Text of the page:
Since the account of each philosophy is rather general and sketchy there is not much space for an appropriate critique of C.’s argumentation or general conclusions. However, there are still some points to be mentioned. During his exposition of Epicurean ethics C. does not mention the crucial difference between what Epicurus called katastematic or (following Cicero’s Latin translation) “static” and “kinetic” pleasures. This is noticeably missing when C. discusses the nature of pleasure (52-3) and the variations of pleasure (64). Further, while interpreting Stoic views on work C. frequently mentions that politics was a dominant occupation of Roman Stoics especially (e.g. 42). In this respect I would expect some brief note concerning Stoic political philosophy and the conception of duty, which might shed some light on the issue.
However, the most serious deficiency I see in the book is its references. C. does not use the standard reference system according to which one can find the primary text or translation in any basic edition.3 He quotes from several translations and refers to the page of a given book; where the translation is his own (e.g. page 50) there is no reference at all. So, for example, under the famous quote of Epicurus that “Death, the most frightening of bad things, is nothing to us; since when we exist, death is not yet present, and when death is present, then we do not exist,” reference is not made to the Letter to Menoeceus 125.5-7 but instead to Inwood and Gerson 1997, p. 29. Thus, if you do not possess exactly the same editions of translations of primary texts as C. does, you have almost no chance to find a less known quoted text in its context. When reading the book without a well-stocked library at your disposal, the references are completely useless.
C.’s book is a nice short sketch of the Hellenistic philosophy of everyday life. C. makes the book even more interesting by several remarks connecting ancient and current ethics or ancient and modern ways of life. Its readers will most probably be undergraduate students, who may find it a very useful introduction to a rather complicated subject matter. For some more experienced readers it might be refreshing reading; however, I think they will still rather use some of the older and more comprehensive introductions.4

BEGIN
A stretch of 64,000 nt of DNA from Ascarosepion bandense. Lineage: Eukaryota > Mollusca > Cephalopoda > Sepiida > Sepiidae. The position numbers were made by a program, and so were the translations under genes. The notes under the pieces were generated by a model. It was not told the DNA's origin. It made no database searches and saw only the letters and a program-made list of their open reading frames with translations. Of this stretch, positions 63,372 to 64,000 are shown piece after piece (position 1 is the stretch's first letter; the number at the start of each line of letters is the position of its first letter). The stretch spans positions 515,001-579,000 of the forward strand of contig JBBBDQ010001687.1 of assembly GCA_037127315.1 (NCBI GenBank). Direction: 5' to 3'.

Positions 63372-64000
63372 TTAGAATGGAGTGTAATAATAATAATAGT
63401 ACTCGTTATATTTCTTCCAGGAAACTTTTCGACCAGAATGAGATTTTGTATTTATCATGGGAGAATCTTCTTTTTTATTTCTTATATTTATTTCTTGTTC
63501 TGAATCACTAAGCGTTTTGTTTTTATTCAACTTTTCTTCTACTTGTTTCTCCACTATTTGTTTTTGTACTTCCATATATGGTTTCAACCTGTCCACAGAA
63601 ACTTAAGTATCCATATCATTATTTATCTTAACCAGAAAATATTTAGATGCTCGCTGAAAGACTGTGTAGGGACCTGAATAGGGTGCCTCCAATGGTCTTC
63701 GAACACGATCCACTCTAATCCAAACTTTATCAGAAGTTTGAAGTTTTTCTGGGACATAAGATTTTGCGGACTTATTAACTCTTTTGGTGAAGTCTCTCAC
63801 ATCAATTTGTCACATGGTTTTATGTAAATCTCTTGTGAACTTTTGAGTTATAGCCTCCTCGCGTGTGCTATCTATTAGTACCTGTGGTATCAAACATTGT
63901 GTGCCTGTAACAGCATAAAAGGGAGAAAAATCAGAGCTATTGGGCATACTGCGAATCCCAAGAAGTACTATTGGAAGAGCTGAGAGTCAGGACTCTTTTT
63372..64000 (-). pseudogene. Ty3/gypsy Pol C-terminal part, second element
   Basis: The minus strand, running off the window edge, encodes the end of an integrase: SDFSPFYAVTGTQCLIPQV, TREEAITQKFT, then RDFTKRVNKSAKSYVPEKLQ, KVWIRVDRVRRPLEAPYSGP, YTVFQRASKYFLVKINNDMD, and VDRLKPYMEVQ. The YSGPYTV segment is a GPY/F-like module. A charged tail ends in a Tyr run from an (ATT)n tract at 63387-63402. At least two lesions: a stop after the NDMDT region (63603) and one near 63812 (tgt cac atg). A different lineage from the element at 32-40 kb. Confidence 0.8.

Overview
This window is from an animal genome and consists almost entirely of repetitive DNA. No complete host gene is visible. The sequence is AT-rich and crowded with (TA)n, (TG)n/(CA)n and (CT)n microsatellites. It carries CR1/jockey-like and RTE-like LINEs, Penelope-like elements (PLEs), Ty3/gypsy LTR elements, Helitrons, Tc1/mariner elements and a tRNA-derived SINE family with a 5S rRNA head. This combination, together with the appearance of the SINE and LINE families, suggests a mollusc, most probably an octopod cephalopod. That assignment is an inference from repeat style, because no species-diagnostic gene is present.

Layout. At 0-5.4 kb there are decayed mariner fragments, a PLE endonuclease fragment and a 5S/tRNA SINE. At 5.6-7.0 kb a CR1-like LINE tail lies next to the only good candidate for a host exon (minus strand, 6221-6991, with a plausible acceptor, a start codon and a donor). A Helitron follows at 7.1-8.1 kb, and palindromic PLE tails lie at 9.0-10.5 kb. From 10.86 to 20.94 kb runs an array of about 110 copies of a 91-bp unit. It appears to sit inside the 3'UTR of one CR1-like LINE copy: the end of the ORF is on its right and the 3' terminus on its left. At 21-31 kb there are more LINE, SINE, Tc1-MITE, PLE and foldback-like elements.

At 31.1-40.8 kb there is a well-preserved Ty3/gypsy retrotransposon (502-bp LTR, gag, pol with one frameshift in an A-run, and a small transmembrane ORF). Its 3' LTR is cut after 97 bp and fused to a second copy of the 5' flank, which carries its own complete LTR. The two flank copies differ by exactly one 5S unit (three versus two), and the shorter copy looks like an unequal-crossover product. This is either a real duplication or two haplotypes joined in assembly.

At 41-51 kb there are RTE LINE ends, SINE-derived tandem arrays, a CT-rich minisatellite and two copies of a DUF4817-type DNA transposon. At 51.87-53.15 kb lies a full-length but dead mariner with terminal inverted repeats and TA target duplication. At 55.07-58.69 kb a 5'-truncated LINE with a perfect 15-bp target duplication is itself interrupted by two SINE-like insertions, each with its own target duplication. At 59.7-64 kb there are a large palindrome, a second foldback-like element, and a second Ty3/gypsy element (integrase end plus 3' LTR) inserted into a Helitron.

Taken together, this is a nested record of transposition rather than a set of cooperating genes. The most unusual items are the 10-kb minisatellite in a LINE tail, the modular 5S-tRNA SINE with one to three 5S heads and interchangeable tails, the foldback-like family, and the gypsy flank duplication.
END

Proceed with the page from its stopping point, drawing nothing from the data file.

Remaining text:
[For a response to this review by Trevor Curnow, please see BMCR 2007.06.33.]
1. Curnow, T. (2006): The Philosophers of the Ancient World: an A to Z guide, London.
2. Possible quarrels of a historical character are avoided, since C. admits probability and uncertainty when the sources are unreliable or puzzling.
3. Both Long, A.A. and Sedley, D.S. (1987): The Hellenistic Philosophers, and Inwood, B. and Gerson, L. P. (1997, 2nd edition): Hellenistic Philosophy: introductory readings use their own reference system but always list the standard reference as well, and using the index of sources one can find any (part) text in the book.
4. E.g. Long, A. A. (1986): Hellenistic Philosophy, Berkeley; Sharples, R. W. (1994): Stoics, Epicureans and Sceptics: an introduction to Hellenistic Philosophy, London; Furley, D. (ed.) (1999): Routledge History of Philosophy: II. From Aristotle to Augustine, London; or Algra, K., Barnes, J., Mansfeld, J. and Schofield, M. (eds) (1999): The Cambridge History of Hellenistic Philosophy, Cambridge.